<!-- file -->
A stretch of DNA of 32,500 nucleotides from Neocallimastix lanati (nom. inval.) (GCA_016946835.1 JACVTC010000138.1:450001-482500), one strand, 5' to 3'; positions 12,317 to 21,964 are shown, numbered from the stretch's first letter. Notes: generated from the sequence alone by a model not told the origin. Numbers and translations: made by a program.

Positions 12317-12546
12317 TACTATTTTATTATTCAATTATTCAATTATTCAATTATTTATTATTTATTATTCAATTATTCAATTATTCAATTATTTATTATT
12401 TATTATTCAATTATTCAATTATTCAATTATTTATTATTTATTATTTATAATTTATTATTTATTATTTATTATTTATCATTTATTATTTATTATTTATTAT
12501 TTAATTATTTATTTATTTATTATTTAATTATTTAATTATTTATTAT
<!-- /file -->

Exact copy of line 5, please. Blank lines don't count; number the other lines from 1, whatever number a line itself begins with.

12501 TTAATTATTTATTTATTTATTATTTAATTATTTAATTATTTATTAT